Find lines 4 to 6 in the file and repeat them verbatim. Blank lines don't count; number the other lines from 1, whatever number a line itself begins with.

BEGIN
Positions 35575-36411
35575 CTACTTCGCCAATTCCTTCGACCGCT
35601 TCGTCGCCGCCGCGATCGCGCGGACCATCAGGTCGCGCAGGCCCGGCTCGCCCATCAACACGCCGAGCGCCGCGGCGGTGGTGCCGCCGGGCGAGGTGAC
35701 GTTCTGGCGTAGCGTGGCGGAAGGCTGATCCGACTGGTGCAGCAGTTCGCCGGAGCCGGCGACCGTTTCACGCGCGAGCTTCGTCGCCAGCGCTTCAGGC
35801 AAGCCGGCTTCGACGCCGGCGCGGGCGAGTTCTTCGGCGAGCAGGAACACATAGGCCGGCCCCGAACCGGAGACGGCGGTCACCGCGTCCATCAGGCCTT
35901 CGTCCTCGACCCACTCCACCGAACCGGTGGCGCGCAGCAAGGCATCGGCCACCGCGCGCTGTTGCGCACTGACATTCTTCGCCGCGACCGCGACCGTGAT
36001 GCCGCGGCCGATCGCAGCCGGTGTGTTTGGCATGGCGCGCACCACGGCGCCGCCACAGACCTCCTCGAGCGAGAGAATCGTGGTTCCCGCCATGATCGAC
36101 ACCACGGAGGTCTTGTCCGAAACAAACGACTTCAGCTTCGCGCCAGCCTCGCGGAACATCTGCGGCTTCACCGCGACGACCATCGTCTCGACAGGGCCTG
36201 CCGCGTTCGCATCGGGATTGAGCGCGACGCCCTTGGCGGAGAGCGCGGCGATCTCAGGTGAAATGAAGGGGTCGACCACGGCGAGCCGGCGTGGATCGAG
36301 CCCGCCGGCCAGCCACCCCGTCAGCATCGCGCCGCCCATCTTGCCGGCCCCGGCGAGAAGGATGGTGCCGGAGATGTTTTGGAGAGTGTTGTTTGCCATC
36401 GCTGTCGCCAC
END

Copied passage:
35701 GTTCTGGCGTAGCGTGGCGGAAGGCTGATCCGACTGGTGCAGCAGTTCGCCGGAGCCGGCGACCGTTTCACGCGCGAGCTTCGTCGCCAGCGCTTCAGGC
35801 AAGCCGGCTTCGACGCCGGCGCGGGCGAGTTCTTCGGCGAGCAGGAACACATAGGCCGGCCCCGAACCGGAGACGGCGGTCACCGCGTCCATCAGGCCTT
35901 CGTCCTCGACCCACTCCACCGAACCGGTGGCGCGCAGCAAGGCATCGGCCACCGCGCGCTGTTGCGCACTGACATTCTTCGCCGCGACCGCGACCGTGAT